Gogs Gagnon was 57 and living a healthy life when he got a shock. He’d been diagnosed with prostate cancer.
That he’d been diagnosed was a bit unexpected, as he’d been active and healthy. He also didn’t expect to be writing about the experience, but that’s just what the Vancouver Island resident, turning 60 next month, has done.
He’d had blood work done to test for levels of prostate-specific antigen (PSA), which the prostate produces.
As is practice, he was tested to check for levels and eventually had a biopsy done, which came back negative. However, the cancer was lurking in an unexpected area, out of reach of the biopsy. Ultimately, it was an MRI test that pointed to the need for treatment. The MRI, itself, does not find the cancer but produced enough warnings signs for doctors to diagnose cancer. Surgery revealed the prostate was enormous, about the size of four-and-a-half golf balls, and almost half – two golf balls – was the cancer. The good news was that it was contained to the prostate.
“Once it escapes the prostate, it’s a different story,” he says.
The world of cancer and cancer treatment, Gagnon has found, can be full of grey areas, statistics and probabilities for diagnoses, treatment and follow-up testing. He has spent a lot of time on social media sites for prostate cancer to understand there are competing views on all of this. In the UK, for example, some are pushing to skip the biopsy as a test and go right to the MRI.
Another example is radiation. One of the people he’d encountered during his experiences, Ted Butterfield, chair of the BC Prostate Cancer Foundation, spoke to him a few months ago, and only a week later, died, years after surgery. He did express to Gagnon he wished he’d had radiation post-surgery to make sure the cancer was gone.
As with the lead-up, post-surgery now means more blood work to test for PSA, though over time, depending on the results, these tests reduce in frequency, but in light of his friend’s death, Gagnon has questions about whether more needs to be done in terms of frequency of testing.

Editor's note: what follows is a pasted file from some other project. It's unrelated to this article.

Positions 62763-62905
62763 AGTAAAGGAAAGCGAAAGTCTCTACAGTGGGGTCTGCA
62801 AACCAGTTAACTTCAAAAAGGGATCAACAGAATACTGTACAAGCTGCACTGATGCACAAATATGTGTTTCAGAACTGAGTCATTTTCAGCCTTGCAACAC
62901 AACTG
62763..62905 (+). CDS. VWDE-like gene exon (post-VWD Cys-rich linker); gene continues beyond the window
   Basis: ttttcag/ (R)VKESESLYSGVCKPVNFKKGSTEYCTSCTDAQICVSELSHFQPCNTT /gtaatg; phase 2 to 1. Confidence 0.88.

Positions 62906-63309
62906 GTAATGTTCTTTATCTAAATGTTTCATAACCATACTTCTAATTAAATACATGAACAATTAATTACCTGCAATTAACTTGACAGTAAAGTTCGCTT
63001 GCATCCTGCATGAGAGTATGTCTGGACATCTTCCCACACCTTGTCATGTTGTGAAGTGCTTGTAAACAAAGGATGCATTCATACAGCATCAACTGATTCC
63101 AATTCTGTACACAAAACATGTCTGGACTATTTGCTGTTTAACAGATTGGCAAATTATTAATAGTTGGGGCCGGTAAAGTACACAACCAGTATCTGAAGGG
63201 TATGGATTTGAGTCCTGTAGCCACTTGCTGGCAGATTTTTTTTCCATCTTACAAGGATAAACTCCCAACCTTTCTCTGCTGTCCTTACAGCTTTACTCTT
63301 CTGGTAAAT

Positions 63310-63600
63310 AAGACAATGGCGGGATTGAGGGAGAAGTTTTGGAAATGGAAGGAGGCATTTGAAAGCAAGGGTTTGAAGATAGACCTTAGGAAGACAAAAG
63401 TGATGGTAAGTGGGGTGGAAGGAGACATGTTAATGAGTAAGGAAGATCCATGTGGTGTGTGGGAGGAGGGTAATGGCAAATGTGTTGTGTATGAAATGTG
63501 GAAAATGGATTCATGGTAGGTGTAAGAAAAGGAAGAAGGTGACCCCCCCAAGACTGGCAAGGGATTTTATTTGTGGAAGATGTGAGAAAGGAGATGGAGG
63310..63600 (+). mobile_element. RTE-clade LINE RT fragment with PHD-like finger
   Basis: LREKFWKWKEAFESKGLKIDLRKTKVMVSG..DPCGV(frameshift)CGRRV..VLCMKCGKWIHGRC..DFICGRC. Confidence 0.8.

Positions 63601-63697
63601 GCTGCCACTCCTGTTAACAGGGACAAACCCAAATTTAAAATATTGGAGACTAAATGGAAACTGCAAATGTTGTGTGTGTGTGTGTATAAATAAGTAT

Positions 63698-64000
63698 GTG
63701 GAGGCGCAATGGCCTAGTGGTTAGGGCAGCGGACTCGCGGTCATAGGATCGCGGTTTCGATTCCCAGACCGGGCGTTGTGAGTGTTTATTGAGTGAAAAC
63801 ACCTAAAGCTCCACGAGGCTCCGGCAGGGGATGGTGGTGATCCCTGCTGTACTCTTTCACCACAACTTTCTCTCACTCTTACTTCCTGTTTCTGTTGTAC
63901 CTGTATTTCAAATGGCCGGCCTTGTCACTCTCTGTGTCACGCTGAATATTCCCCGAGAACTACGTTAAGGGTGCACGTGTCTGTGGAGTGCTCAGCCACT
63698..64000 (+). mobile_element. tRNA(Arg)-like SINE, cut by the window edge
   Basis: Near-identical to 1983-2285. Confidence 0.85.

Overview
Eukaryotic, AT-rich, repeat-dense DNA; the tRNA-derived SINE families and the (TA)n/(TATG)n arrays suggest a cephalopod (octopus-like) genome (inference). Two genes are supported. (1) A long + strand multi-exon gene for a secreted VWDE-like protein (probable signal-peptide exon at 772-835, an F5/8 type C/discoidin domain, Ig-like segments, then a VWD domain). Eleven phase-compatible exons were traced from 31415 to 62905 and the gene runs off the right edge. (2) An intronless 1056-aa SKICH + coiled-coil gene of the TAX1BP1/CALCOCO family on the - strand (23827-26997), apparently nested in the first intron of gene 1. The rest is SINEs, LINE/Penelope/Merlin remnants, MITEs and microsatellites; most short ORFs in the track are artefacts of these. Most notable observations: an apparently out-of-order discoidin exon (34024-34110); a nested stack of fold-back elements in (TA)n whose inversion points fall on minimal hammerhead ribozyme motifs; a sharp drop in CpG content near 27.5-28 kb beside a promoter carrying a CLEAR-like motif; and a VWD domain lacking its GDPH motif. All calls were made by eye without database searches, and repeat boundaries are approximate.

In short, there are endless questions – ones he faced when he was diagnosed, ones through he hopes he can guide others if they face prostate cancer. The key is to start asking them, and this is where the book comes in. Gagnon had read about 30 books on the disease, many by doctors, but they tended to be big and overly technical. He recalls how difficult it was to absorb any information when he first found out he had cancer. At that moment, he was in shock, he says.
Prostate Cancer Awareness Month
September is Prostate Cancer Awareness Month, and Gagnon is hoping his book can be a good starting point for people when they find out they have the disease, or even for support groups. He admits, like many men, he was reluctant to share his story. A lot of this, he says, had to do with wanting to avoid worrying his wife.
“A lot of men are suffering in silence,” he says.
He now realizes through talking and through the writing process that sharing the story is an important part of the sorting out the mess of emotions and information, especially when first diagnosed.
“The best thing you can do is live your life,” he says.
Gagnon worked as a computer programmer and technology consultant, and he never expected to become a writer. In fact, he only started with the aim of writing a journal, but it soon turned into a first-person account and resource for others.
“Writing a book was certainly not on my mind when I was first diagnosed,” he says. “There was nothing on my mind other than I thought I was going to die.”
The book is published by Granville Island Publishing and came out in June. It’s also available in e-book form. He’s even making it available for free download on Amazon on Sept. 26 through 30. (To do so on these days, Gagnon notes people should hit the “Buy” option and the price will show as $0.00 on those days. He notes the Kindle edition is currently the number one bestseller for cancer books in Canada.)
As far as the writing goes, he even plans to do more, as he has started working on a memoir about his life growing up in the Lower Mainland in the 1970s. He’s also been elected as a council member of the Prostate Cancer Foundation of B.C. He now lives in the Comox Valley and has a website to provide more information at www.gogsgagnon.com